Rosalinda Betancourth, a novice with the Daughters of Jesus, reflects on her two months of work experience with various associations in Limoges, France. During this experience, she asked God to give her His regard so that she could look at others and accept them as they are.
Solidarity in a variety of forms
These two and a half months provided me with a variety of experiences including work with :
– the elderly living alone.
– those in extremely precarious situations.
– people with no social security.
During this experience, the Limoges community of the Daughters of Jesus accompanied me with their solidarity and fraternal support.
God’s living words
“God has chosen us to show each other the face of his love.
We are God’s vocabulary, living words that give voice to God’s goodness through our own goodness, that give voice to God’s compassion, tenderness, care and faithfulness through our own.”
(Leo Rock, SJ).
This quote stayed with me throughout my placement because this experience was a time when I always asked the Lord to give me His regard. I asked that I might be able to :
- Look at others and accept them as they are.
- accept others who are different and see this as enriching.
- above all, not be indifferent to others but let myself be touched by them.
- have my “feet in the mud” and be a living presence of the Lord in their midst.
- be present to them in every way.
And the Lord did indeed allow me to live under His gaze. As we sing in Spanish, “Give me Your regard and Your compassion, Lord.”
Letting the Lord gaze upon me
The first week of adaptation was very hard and emotionally tiring, as I tried to let go of my ego and cross my personal boundaries.
It was a time to allow the Lord to gaze upon me again and say to Him :
“Look at my smallness and my poverty; what you have entrusted to me is great but give me the strength and the confidence to be able to honour You wherever You have sent me.”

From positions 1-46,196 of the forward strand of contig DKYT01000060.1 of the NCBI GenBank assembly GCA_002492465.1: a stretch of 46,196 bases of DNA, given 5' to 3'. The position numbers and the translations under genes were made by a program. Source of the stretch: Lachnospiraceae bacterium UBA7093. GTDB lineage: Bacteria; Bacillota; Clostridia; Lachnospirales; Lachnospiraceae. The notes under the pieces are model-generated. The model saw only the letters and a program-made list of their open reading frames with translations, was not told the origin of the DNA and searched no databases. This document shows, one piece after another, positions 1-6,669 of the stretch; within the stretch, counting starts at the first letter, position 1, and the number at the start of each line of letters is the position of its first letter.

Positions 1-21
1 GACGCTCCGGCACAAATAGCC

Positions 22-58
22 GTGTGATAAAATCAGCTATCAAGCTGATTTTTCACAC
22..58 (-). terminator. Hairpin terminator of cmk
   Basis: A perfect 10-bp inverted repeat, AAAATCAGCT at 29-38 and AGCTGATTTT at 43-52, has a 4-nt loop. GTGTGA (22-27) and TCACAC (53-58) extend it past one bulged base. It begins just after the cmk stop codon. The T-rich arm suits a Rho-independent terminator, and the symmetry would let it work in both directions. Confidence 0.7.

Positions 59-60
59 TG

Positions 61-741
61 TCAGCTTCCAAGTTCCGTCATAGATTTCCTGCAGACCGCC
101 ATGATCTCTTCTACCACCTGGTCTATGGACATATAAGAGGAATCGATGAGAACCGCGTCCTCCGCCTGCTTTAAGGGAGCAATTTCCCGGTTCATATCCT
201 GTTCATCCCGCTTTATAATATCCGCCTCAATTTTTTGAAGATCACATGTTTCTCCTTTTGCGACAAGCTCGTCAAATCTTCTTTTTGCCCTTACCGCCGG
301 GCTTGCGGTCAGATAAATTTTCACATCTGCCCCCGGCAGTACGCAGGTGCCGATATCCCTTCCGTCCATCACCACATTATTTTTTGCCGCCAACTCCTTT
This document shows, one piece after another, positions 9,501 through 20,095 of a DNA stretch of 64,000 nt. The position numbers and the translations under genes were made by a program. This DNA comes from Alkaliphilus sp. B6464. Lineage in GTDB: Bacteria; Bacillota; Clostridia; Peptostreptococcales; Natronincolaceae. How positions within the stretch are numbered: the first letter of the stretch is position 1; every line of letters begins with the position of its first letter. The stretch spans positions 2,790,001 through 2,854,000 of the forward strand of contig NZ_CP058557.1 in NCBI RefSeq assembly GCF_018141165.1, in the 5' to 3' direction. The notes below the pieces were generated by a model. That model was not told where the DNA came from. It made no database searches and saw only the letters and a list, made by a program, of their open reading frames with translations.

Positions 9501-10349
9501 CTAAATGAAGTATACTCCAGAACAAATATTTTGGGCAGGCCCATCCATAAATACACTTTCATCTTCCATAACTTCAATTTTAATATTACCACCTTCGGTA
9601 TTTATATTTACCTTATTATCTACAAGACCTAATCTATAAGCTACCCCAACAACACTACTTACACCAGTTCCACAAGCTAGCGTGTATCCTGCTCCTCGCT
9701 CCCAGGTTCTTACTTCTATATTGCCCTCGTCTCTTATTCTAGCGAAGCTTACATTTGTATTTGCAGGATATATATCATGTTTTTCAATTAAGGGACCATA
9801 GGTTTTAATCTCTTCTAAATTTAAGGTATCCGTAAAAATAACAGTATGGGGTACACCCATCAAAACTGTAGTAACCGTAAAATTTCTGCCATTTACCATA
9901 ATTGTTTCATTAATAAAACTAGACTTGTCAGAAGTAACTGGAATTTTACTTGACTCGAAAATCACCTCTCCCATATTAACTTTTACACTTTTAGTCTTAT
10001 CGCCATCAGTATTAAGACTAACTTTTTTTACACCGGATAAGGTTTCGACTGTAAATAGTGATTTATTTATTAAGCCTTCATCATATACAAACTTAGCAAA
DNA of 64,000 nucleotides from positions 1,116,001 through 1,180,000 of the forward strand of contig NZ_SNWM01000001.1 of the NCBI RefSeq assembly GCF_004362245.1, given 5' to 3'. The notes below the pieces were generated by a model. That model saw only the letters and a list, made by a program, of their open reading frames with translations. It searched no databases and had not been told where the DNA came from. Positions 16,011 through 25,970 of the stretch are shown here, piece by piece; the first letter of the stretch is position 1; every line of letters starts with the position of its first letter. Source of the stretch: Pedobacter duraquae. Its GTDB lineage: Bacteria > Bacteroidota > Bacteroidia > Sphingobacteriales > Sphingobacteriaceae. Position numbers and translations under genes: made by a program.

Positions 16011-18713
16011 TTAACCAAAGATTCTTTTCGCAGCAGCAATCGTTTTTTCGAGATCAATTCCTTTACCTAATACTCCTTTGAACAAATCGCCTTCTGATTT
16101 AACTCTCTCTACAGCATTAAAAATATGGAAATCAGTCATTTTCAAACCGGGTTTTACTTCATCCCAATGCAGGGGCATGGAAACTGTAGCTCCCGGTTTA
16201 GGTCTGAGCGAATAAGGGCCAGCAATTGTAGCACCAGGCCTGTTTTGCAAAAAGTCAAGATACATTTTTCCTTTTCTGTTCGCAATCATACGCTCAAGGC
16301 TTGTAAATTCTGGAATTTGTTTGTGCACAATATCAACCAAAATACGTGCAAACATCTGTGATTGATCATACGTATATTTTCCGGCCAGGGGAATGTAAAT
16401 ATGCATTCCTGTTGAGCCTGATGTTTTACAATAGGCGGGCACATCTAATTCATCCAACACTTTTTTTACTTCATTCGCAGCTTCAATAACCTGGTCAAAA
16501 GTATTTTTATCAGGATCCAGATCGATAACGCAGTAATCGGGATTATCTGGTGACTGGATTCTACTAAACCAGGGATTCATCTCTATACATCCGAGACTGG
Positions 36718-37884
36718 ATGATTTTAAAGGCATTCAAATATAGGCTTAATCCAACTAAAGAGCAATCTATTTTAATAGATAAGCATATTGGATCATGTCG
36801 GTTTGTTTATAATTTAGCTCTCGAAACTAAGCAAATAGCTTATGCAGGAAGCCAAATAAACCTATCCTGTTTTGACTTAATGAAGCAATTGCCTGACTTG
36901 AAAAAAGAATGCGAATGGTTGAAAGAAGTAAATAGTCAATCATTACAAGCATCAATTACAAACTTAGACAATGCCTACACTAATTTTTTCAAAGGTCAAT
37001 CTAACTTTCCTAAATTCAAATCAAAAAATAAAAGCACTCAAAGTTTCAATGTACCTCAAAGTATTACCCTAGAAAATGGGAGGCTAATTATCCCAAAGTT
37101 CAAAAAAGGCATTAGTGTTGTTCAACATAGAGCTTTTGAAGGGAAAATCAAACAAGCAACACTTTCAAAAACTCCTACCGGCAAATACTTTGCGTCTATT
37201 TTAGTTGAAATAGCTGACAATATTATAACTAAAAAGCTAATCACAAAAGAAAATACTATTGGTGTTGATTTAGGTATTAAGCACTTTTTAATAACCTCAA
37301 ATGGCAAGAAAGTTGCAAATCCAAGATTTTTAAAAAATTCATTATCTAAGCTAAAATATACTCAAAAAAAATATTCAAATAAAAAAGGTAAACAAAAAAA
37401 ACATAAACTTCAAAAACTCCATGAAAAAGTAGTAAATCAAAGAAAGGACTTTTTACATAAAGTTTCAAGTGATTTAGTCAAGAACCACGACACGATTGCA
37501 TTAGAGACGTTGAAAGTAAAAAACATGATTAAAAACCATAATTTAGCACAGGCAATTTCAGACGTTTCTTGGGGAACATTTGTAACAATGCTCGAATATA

This enabled me to open up without fear and to overcome my resistance. I learnt to accept the odours, as I served a plate of food, talked with people and listened to them. I learnt to be attentive to everyone, to visit them in their homes when they didn’t come to eat and to go into different neighbourhoods to distribute meals.
Living our humanising charism
For me, our charism means being attentive to what the other person can bring to me. It is reciprocal giving and receiving. Living this experience among people in vulnerable situations and from different cultures has enriched my own culture.
An example of this occurred when I was talking to a migrant from Guinea who is a volunteer in an association. He said to me: “I live on the street“, but he insisted: “I have received freely, without charge, and I give freely, without charge, to others who are suffering like me.”
In his testimony, I saw that he didn’t just look at his difficulty, but that he had become a support for others: he found something positive in everything and he always had a solution.
Learning from others
Another young man, of French origin and autistic, is a volunteer at the social restaurant “La Bonne Assiette“. Giving of his time in the service of the poorest, serving them the bread or the sauces, helps him to feel useful despite his frailty. He is aware of his disability and his limitations.
This young man taught me not to see his disability, but rather to see him as a person capable of giving of himself. I learned to trust, despite everything, in who he was and what he did. I was able to see this every Tuesday when we worked together.
His presence helped me to reread, recognise and name the resistances in me to living my work placement in the restaurant to the full. I learned to not stay with the “I can’t“, but to instead break down the barriers that were in me. I came to recognise that I am human, capable of giving of myself and of learning from others.
Novice, Daughters of Jesus